The tuner is used only for tuning metal strings. After a period of time, the tuner adjustment screw should be as far as it will go, often touching and damaging the top of the instrument or causing buzzing noises or impairing tonal quality by dampening vibrations. Before this occurs, unscrew the tuner as far as possible and re-tune the string with the peg to a slightly flat pitch. Bring the string to the correct pitch with the tuner adjustment screw.
TUNING THE CELLO
Try to match the sound of each string to the sound of the piano or a tuner. (Cello: A, D, G, C). Use pegs and tuners as per this instruction. Also, ask your teacher for help and to verify that you have correctly tuned your instrument.
Fasten the string to the tailpiece and thread the other end through the hole of the appropriate peg. Bring the end forward and over the peg; under the string, bringing it over and around through the loop. The loose end will point away from the peg handle (see diagram). Turn the peg so that the string winds over, not under the peg. Wind in a coil moving towards the peg handle. If the right length, when tightened, it will end close to the wall of the peg box when the string is in pitch. This will force the peg to stay in place. While tuning, re-adjust the bridge so that it remains in position.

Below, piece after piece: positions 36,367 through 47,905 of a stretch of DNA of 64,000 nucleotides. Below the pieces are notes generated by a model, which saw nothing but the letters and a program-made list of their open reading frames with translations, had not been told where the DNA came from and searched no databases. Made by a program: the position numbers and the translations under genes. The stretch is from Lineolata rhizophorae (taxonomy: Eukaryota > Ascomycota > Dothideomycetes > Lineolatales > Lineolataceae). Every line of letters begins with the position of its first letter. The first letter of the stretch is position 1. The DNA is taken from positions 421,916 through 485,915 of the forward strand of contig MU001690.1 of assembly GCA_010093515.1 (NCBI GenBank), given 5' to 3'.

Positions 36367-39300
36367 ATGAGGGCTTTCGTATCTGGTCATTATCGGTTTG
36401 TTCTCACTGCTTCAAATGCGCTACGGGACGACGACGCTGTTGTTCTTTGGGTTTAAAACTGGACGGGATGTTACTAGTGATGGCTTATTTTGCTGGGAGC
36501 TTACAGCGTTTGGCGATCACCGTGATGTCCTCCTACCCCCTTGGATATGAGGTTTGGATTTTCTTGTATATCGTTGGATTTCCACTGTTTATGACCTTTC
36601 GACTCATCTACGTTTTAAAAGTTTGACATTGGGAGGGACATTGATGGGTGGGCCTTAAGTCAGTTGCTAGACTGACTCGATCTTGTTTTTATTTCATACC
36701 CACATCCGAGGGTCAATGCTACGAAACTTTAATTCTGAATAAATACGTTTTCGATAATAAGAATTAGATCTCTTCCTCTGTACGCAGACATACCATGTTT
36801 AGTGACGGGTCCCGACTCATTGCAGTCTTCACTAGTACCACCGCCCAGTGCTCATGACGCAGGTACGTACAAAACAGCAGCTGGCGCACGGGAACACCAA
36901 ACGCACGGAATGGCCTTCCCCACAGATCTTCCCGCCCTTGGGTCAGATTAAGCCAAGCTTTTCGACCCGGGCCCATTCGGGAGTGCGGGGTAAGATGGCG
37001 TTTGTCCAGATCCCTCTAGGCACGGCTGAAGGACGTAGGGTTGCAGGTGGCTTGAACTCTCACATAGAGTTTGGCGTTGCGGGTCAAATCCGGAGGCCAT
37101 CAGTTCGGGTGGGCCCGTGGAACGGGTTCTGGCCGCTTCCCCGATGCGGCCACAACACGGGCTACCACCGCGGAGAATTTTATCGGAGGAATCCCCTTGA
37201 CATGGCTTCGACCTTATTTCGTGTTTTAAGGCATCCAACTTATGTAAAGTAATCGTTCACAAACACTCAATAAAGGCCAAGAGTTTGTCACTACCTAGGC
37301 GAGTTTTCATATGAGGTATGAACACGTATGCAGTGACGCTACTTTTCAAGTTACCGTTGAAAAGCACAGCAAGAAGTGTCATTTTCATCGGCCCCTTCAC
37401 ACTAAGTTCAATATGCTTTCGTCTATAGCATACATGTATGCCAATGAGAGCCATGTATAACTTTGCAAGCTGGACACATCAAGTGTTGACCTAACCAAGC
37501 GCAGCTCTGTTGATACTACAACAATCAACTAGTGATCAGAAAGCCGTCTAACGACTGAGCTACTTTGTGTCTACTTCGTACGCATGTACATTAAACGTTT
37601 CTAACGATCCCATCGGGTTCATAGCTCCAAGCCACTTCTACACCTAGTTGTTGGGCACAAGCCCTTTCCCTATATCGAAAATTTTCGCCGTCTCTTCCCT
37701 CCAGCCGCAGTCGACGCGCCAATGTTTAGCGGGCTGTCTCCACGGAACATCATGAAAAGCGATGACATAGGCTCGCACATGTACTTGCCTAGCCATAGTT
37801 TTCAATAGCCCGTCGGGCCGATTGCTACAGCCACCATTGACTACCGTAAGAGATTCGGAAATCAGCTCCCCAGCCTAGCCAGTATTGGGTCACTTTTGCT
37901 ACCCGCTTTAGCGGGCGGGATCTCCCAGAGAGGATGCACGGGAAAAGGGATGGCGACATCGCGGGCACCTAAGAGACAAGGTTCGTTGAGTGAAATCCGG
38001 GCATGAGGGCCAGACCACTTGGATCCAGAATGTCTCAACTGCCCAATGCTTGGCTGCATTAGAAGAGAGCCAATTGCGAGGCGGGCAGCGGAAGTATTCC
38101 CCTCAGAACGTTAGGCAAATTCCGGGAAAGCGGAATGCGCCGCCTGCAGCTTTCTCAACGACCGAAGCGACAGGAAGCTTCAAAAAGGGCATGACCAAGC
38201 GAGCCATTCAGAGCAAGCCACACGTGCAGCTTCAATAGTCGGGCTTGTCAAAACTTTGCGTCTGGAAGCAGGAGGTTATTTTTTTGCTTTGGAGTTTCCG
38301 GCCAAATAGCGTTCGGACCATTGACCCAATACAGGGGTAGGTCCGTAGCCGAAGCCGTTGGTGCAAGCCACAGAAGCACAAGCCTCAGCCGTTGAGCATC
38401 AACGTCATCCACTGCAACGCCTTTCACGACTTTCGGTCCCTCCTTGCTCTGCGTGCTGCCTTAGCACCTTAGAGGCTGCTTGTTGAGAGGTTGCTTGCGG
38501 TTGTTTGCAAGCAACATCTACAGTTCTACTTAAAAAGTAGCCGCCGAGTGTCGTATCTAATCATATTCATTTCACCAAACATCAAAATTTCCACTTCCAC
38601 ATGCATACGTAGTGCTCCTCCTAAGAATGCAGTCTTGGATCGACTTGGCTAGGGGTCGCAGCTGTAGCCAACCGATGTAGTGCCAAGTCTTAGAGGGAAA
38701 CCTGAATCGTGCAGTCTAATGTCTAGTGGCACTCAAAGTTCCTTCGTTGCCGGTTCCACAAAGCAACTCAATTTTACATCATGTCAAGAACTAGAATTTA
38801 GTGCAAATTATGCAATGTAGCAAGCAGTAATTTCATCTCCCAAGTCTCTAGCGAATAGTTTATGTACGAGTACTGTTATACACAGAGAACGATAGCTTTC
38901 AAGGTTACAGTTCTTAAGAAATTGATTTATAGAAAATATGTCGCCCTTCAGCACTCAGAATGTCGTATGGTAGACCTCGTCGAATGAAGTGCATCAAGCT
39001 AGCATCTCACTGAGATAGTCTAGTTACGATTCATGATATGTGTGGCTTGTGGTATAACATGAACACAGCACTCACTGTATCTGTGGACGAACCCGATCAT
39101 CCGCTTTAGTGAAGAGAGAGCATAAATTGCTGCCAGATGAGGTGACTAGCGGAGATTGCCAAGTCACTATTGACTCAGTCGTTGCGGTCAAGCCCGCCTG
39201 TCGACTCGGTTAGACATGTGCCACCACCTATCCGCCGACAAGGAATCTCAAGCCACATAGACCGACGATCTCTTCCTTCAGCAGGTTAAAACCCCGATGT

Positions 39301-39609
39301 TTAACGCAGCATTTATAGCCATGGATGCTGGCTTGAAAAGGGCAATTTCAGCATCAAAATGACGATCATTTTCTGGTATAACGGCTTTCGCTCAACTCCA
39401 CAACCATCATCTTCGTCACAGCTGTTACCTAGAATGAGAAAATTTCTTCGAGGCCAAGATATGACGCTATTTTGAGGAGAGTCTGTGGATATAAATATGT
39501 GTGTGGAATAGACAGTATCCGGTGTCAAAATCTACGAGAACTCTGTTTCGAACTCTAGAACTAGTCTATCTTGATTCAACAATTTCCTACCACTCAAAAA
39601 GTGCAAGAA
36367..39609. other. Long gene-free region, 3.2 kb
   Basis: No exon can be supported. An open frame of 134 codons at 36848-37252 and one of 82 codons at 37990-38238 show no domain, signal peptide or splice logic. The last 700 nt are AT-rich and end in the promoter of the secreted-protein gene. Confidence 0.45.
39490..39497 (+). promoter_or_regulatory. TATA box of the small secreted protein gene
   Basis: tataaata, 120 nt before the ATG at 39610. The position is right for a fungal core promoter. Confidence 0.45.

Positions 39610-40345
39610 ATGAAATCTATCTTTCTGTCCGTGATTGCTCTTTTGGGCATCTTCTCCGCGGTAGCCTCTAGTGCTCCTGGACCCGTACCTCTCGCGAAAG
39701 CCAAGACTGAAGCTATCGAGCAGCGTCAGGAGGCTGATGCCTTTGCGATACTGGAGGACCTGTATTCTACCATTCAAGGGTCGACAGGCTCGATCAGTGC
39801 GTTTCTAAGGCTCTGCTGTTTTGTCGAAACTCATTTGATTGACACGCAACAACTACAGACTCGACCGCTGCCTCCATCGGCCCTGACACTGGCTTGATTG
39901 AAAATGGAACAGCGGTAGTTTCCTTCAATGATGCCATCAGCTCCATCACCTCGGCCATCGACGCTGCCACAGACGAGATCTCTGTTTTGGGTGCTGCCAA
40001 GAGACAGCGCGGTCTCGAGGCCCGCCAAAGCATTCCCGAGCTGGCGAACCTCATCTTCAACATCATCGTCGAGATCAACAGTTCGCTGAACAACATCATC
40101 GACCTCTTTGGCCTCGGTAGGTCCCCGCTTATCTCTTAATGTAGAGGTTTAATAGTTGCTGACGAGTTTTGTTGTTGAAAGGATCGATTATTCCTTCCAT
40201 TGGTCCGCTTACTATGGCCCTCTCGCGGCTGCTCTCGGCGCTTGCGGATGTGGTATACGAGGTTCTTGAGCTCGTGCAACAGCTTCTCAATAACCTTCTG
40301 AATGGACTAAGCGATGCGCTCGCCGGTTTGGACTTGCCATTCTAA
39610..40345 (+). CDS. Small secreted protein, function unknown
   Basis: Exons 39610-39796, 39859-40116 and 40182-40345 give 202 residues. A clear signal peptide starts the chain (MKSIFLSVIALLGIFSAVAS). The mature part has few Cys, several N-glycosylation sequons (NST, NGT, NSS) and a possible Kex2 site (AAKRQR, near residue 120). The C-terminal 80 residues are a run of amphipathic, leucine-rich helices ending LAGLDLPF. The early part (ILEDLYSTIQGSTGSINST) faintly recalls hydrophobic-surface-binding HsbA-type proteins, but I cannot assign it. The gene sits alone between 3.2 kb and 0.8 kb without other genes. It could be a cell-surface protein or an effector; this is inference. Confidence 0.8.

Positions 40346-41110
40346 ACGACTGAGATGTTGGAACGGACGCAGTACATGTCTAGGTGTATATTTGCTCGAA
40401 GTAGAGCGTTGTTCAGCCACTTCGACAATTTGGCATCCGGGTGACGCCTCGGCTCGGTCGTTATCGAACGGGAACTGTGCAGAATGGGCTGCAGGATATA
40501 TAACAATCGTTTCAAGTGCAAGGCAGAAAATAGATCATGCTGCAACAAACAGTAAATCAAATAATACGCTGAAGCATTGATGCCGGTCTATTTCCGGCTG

IMPORTANT: Remove only one string at a time when replacing strings. This will keep pressure on the top to prevent the soundpost from falling.
The tailpiece is held in place by the tailgut and the strings. The correct position is close to the saddle but not touching it. It is important that the tailpiece be the correct size of the instrument and/or the chinrest.
The use of the shoulder rest is determined by your particular needs. The shoulder rest should hold the instrument. Be sure to take the shoulder rest OFF your instrument before putting it back in the case. If left on, closing the case lid could crack the top and/or back seriously, damaging the instrument.
BOW STICK AND BOW HAIR
Bow hair is fastened to the tip of the bow stick on the end and to the frog on the other. Turning the screw moves the frog; sliding it back and forth along the bow, stretching or relaxing the bow hair. The most important quality of the bow stick is its’ springy elasticity. This is lost if the bow hair tension is not released each time after playing. Avoid excessive humidity as it tends to warp the bow and stretch bow hair.
Follow these rules:
A. Always hold the bow by the frog or the stick. Do not touch the hair.
B. Tighten the bow hair before playing to a moderate tension so that the curve of the stick remains concave; then rosin the bow hair.